Michael M. Frank, MD Durham, NC
The term complement was introduced more than 100 years ago to refer to a group of plasma factors important in host defense and in the destruction of microorganisms. We now know that there are 3 separate activation pathways that appeared at different times in evolution: the classical, alternative, and lectinpathways. Two of these appear before the evolution of the adaptive immune system and do not require antibody for initiation. All pathways come together to activate C3, the principle opsonic protein of the complement cascade, and all continue together to the generation of biologically active factors, such as C5a, and to lysis of cells and microbes. In general, complete deﬁciencies of complementproteins are rare, although partial or complete deﬁciencies of one of the proteins that initiates the lectin pathway, mannose-binding lectin, are far more common. Although genetically controlled complement defects are rare, defects in the proteins in the circulation and on cell membranes that downregulate complement so as to limit uncontrolled inﬂammation are more common. A number of these arediscussed, and because new methods of treatment are currently being introduced, one of these defects, CI inhibitor deﬁciency associated with hereditary angioedema, is discussed in some detail. (J Allergy Clin Immunol 2010;125:S262-71.) Key words: Complement, complement deﬁciencies, hereditary angioedema, atypical hemolytic uremic syndrome
Abbreviations used C1-INH: C1 inhibitor C’: complement FDA: USFood and Drug Administration HAE: Hereditary angioedema iC3b: Inactivated C3b MASP: Mannose-binding lectin–associated serine protease MBL: Mannose-binding lectin MCP: Membrane cofactor protein PNH: Paroxysmal nocturnal hemoglobinuria
Complement is a term originally introduced a hundred years ago to deﬁne a group of factors present in fresh plasma that, when activated by a speciﬁc antibody, wereable to kill microorganisms.1 Later work showed the bacteria studied were lysed and that the killing principle was heat labile. We now deﬁne complement as a collective term for a group of about 30 known proteins and protein regulators, some of which circulate in the blood and some of which are cell membrane bound. The complement proteins play a major role in host defense and innate immunity.Although all of the early studies focused on the role of complement in host defense, in recent years, we have learned that complement is also important in the generation of a normal immune response. Phylogenetically, the complement proteins are ancient, serving a host defense function even in primitive animals in the absence of any adaptive immune system. The adaptive immune system appears in evolutionat the level of the ﬁsh, and by this point in evolution, all the various complement proteins are arrayed to produce their regulatory and host defense functions.2 We have come to recognize 3 pathways of complement activation (Fig 1).3,4 The ﬁrst pathway was deﬁned almost a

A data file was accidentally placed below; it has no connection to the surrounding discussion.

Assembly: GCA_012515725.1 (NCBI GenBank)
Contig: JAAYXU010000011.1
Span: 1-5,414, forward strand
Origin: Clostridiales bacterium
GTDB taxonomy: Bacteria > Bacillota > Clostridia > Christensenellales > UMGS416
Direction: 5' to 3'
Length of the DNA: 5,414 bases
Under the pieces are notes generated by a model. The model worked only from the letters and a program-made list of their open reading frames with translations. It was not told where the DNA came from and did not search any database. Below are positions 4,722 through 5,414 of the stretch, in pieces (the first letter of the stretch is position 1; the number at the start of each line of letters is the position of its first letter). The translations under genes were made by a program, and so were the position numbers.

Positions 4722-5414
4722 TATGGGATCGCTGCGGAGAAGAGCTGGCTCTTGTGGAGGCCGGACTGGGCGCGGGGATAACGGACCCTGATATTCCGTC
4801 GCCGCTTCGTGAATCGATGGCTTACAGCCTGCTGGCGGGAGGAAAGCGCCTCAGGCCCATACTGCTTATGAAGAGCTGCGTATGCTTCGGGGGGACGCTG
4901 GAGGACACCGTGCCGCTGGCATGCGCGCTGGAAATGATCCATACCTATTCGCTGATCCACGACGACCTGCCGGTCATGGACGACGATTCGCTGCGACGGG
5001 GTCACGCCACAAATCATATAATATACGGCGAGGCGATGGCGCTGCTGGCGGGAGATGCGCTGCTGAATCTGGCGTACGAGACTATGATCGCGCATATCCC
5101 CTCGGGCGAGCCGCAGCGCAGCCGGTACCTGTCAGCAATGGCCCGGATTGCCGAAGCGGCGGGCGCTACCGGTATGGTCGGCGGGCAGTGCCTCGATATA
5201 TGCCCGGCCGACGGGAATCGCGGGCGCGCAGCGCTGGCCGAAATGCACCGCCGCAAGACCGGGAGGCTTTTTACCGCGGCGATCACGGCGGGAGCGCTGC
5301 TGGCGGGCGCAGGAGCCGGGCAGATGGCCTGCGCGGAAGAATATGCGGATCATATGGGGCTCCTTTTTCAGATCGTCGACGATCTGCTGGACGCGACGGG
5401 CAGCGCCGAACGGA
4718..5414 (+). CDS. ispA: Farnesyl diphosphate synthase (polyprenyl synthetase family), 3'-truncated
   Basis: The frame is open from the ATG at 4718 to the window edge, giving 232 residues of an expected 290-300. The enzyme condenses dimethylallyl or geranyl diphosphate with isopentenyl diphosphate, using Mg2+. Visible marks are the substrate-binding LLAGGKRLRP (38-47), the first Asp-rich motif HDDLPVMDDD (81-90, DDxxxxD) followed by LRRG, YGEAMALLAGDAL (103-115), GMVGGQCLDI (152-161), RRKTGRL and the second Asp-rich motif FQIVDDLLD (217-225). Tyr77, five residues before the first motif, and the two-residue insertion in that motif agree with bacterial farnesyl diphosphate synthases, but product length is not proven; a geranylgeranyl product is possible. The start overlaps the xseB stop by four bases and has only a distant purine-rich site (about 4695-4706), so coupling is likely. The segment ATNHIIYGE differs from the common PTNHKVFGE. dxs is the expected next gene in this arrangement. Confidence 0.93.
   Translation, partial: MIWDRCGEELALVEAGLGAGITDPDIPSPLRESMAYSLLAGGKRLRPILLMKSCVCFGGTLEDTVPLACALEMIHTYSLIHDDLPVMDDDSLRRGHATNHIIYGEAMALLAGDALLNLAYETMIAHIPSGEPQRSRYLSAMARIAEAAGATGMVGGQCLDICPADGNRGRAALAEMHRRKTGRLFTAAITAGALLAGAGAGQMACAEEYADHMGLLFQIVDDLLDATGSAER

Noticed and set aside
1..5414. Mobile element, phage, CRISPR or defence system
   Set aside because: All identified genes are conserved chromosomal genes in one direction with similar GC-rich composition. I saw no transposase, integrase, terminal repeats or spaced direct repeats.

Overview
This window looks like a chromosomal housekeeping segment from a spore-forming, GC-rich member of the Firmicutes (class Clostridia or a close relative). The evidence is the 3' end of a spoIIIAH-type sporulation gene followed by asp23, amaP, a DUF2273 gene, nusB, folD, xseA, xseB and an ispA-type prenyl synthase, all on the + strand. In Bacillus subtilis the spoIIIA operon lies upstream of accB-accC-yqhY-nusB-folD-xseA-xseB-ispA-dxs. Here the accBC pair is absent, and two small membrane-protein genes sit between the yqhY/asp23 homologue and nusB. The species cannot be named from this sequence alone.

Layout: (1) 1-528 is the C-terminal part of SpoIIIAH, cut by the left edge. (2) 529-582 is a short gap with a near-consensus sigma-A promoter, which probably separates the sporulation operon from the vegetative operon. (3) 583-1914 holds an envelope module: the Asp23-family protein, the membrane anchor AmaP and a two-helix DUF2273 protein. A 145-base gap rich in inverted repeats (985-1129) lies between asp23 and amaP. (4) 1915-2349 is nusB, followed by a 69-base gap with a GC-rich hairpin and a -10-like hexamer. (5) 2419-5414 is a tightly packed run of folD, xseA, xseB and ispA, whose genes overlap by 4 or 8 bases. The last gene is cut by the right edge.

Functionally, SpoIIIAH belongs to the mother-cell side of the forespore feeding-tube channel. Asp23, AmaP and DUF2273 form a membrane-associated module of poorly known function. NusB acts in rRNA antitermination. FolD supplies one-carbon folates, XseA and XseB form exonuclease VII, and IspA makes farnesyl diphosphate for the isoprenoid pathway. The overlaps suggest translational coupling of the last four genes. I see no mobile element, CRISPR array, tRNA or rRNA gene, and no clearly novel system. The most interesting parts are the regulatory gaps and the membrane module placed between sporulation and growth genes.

From the Department of Pediatrics, Duke University Medical Center. Disclosure of potential conﬂict of interest: M. Frank is aconsultant for Viropharma, CSL Behring, and Dyax. Received for publication July 13, 2009; revised October 1, 2009; accepted for publication October 7, 2009. Reprint requests: Michael Frank, MD, Box 2611 Room 131 MSRB, Duke University Medical Center, Durham NC, 27710. E-mail: firstname.lastname@example.org. 0091-6749/$36.00 Ó 2010 American Academy of Allergy, Asthma & Immunologydoi:10.1016/j.jaci.2009.10.063
century ago and, for this reason, is termed the classical pathway. This pathway is usually activated by antibody and was the ﬁrst pathway identiﬁed because of its ability to kill antibody-sensitized bacteria. A second pathway, now termed the alternative pathway, was ﬁrst observed in the 1950s but was studied in detail in the 1970s and 1980s.5 The alternative pathway has been shown to be...